Complete canthi removal reveals that forces from the amnioserosa alone are sufficient to drive dorsal closure in Drosophila.

Wells AR, Zou RS, Tulu US, Sokolow AC, Crawford JM, Edwards GS, Kiehart DP - Mol. Biol. Cell (2014)

No noticeable change in centroid trajectories of amnioserosa cells follow canthus removal. (A, A′, B, B′) Three-dimensional (3D) representation of embryos with position in the x- and y-axes and time in the z-axis. (A, A′) The 3D representation of an embryo with one canthus removed, showing two different orientations. (A) Top view of A′ (see Supplemental Movie S7 for its corresponding video). (B, B′) The 3D representation of a native embryo showing the same two orientations as in A and A′ (see Supplemental Movie S8 for its corresponding video). The thin, grayish-red curves indicate the position of the leading edge over time as dorsal closure progresses. The thin blue lines trace the dorsal midline. The thin green lines orthogonal to the dorsal midline trace the length of greatest height (H) in the embryo. The dark traces with colors ranging from dark blue to red indicate the centroid velocities. “Warmer” false colors indicate faster velocities. The cells with faster velocities do not appear to be localized to any region in the space or time domain for both the cut and the uncut embryo. The velocity at each time point is computed as a moving average with a window size of 50 s. The cell centroid traces in the first 30 min are bold to indicate higher confidence in the accuracy of the trace. Cell tracking after 30 min deteriorates, and thus the cell centroid traces may not be as accurate (not bold).
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Related In: Results  -  Collection

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Figure 9: No noticeable change in centroid trajectories of amnioserosa cells follow canthus removal. (A, A′, B, B′) Three-dimensional (3D) representation of embryos with position in the x- and y-axes and time in the z-axis. (A, A′) The 3D representation of an embryo with one canthus removed, showing two different orientations. (A) Top view of A′ (see Supplemental Movie S7 for its corresponding video). (B, B′) The 3D representation of a native embryo showing the same two orientations as in A and A′ (see Supplemental Movie S8 for its corresponding video). The thin, grayish-red curves indicate the position of the leading edge over time as dorsal closure progresses. The thin blue lines trace the dorsal midline. The thin green lines orthogonal to the dorsal midline trace the length of greatest height (H) in the embryo. The dark traces with colors ranging from dark blue to red indicate the centroid velocities. “Warmer” false colors indicate faster velocities. The cells with faster velocities do not appear to be localized to any region in the space or time domain for both the cut and the uncut embryo. The velocity at each time point is computed as a moving average with a window size of 50 s. The cell centroid traces in the first 30 min are bold to indicate higher confidence in the accuracy of the trace. Cell tracking after 30 min deteriorates, and thus the cell centroid traces may not be as accurate (not bold).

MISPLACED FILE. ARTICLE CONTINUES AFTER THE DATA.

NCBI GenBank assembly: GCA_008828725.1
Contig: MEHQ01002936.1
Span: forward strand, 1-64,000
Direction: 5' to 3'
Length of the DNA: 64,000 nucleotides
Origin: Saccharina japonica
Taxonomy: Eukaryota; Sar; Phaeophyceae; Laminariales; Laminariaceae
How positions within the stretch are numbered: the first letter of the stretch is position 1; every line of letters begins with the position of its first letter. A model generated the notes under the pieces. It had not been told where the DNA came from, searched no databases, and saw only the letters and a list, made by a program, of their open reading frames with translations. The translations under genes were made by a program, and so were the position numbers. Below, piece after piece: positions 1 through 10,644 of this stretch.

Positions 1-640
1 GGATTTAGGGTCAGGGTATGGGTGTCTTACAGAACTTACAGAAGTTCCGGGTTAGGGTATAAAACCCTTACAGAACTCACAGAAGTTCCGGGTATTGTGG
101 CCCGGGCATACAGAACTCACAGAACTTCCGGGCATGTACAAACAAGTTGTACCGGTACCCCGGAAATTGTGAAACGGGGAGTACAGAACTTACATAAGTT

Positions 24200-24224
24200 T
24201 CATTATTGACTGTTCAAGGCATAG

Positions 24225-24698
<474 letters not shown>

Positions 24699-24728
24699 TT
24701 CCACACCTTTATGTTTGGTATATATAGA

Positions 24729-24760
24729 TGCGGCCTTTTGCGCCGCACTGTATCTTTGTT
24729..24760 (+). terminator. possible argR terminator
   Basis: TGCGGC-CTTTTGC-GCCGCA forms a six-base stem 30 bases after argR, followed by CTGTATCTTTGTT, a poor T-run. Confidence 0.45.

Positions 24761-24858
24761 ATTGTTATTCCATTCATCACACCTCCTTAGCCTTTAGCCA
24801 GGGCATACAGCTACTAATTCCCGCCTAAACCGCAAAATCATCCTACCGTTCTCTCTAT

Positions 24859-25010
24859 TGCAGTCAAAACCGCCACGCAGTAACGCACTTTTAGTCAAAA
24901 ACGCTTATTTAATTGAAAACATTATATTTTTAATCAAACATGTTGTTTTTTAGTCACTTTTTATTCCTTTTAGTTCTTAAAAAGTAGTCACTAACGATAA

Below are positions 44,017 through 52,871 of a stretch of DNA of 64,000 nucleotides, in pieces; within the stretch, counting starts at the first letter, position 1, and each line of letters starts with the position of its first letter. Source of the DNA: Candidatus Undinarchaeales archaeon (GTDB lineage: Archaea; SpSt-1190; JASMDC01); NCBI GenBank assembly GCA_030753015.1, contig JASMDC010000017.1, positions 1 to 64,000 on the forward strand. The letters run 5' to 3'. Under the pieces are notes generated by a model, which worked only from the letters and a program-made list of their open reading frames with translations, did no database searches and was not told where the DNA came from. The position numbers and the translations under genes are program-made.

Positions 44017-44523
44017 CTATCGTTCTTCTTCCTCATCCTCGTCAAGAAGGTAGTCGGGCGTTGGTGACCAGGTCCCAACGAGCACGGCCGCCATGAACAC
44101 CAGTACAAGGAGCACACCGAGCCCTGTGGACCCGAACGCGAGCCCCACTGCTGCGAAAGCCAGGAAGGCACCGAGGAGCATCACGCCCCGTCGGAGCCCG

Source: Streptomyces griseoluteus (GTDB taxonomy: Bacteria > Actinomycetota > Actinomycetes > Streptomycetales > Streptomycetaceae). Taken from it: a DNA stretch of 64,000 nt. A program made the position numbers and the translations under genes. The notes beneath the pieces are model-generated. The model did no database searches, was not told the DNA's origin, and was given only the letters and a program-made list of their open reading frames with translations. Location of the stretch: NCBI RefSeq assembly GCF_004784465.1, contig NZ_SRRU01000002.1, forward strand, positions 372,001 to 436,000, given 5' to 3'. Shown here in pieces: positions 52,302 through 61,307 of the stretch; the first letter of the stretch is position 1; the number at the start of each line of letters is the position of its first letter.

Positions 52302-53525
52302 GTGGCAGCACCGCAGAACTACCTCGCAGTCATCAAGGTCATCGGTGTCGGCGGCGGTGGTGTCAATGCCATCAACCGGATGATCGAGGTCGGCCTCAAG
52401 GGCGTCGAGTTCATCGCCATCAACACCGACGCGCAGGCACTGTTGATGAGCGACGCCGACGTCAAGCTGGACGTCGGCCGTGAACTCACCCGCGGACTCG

Mentions: Finally, we investigated the position of the centroid of each tracked amnioserosa cell in cut embryos as a function of time after recoil and the observed pause in the dorsalward movement of the purse strings. Cells with the largest speeds were not localized to a specific region of the embryo or a specific window in time (Figure 9, A and A′, and Supplemental Movies S7 and S8). In Figure 9, cell trajectories are in false colors, with the color of this heat map indicating speed. We could not discern a pattern for the cells with the largest velocities in either laser-cut embryos or unperturbed native embryos. This suggests that after the initial recoil from canthus removal, external forces on the cell sheet rebalance, and each amnioserosa cell stabilizes by returning to native net movements over time.

Bottom Line: Canthi maintain purse string curvature (necessary for their dorsalward forces), and zipping at the canthi shortens leading edges, ensuring a continuous epithelium at closure completion.Dissection of one or both canthi resulted in tissue recoil and flattening of each purse string.How the embryo coordinates multiple, large forces (each of which is orders of magnitude greater than the net force) during native closure and is also resilient to multiple perturbations are key extant questions.

View Article: PubMed Central - PubMed

Affiliation: Department of Biology, Duke University, Durham, NC 27708.

Show MeSH
Related in: MedlinePlus